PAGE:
And a lot of it boiled down to being greeted at the door.
The easiest way to make customers feel welcome is to greet all of them the same. If they make it to the dressing room, be sure to tell them about your dressing room policies (e.g. are partners welcome to go in with them?).
Develop an inclusive policy for trans customers (And make sure all employees are on board)
The word "policy" can feel intimidating, but it can be as simple as stating, definitively, that you treat your trans customers the same as you treat your other customers. Unfortunately, this does need to be stated: prejudiced customers might challenge it, and LGBTQIA+ customers often do not assume that a space is safe for them.
Moreover, a number of your trans, genderqueer, non-binary, and otherwise gender non-conforming customers may not disclose to you that they are trans or genderqueer, and it's not okay to ask someone that question flat-out (or to ask prying questions if someone has self-disclosed). So what we are talking about here is having an inclusive policy for self-disclosing customers, such as determining whether you will also offer after-hours fitting appointments for those who may want more privacy and educating your employees about pronouns (or, bringing someone else in to do a training for the entire staff).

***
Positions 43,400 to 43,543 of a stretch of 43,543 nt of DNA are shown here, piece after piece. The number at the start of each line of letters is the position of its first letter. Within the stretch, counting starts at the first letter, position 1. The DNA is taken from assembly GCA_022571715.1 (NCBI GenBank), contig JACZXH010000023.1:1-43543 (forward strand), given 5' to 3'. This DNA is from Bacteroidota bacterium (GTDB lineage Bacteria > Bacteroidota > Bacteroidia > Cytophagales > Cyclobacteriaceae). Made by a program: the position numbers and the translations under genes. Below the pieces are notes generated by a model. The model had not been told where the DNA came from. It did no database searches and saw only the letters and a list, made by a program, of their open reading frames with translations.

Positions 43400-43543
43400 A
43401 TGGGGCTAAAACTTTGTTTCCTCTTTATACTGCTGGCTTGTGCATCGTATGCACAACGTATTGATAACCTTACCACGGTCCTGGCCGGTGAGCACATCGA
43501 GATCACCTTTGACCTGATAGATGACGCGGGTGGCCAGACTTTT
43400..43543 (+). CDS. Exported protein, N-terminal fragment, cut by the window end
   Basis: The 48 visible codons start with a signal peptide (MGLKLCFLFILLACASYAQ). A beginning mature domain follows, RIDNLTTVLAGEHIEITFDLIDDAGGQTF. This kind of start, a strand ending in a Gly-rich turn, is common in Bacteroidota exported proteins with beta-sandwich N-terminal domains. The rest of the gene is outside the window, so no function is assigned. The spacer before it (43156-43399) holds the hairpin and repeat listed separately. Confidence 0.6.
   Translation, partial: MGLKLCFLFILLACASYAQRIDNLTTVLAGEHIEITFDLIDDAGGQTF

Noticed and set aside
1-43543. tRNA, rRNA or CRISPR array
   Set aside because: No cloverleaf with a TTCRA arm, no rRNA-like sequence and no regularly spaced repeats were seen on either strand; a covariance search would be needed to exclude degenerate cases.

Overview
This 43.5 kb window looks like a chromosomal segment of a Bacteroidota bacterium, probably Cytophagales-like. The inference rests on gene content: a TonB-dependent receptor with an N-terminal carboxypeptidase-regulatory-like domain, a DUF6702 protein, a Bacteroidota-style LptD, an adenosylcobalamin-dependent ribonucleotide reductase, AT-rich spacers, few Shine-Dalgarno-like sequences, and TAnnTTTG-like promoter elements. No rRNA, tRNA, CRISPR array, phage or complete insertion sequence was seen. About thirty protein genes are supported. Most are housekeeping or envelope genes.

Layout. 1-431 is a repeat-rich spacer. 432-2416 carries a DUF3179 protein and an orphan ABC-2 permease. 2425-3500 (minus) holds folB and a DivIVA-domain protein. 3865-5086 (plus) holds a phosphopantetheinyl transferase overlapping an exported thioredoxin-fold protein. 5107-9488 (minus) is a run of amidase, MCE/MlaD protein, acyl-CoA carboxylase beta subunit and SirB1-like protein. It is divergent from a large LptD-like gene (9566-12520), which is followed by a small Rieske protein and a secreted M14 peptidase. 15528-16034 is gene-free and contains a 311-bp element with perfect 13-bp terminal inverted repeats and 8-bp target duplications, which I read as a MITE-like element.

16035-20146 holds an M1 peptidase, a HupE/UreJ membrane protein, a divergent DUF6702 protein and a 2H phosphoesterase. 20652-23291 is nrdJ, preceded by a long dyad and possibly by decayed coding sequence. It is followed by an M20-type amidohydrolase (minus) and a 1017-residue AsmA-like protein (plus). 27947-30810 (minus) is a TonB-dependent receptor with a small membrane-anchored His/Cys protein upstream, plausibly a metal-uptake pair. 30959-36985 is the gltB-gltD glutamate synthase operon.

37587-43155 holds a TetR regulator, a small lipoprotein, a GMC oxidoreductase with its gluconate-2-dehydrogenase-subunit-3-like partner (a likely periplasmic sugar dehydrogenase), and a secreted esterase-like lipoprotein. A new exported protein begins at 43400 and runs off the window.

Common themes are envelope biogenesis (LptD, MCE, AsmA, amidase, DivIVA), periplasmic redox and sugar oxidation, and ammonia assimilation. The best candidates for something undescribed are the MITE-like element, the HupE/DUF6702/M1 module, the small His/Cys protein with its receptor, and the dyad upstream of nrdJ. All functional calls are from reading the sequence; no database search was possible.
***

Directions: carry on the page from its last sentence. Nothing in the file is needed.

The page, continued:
The second step is to post the shit out of it on your website and social media. Trans, genderqueer, and non-binary folks can sometimes avoid mainstream stores because they’re not sure if it’s safe or not. This kind of news travels via word of mouth, or if someone checks your website and you have a policy in place.
Ask questions about how prospective employees would approach LGBTQIA+ customers in the interview process
Rose Wednesday has suggested advertising in the hiring process that you’re looking for LGBTQIA+ employees. Just remember that it’s illegal to flat-out ask someone if they’re queer- or trans-identified. Even if they self-disclose, follow-up questions are shady ground, legally speaking. (Also: you can’t assume anything based on someone’s appearance, promise.)
The reason I recommend asking specific questions in an interview is not to try and suss out whether the candidate is queer, but rather, whether they’re queer-friendly and are open-minded. Plenty of queers have strong biases against other people within our own community -- say, for example, against trans folks. Just because you’re LGBTQIA+-identified doesn’t immediately make you down with all LGBTQIA+-identified people.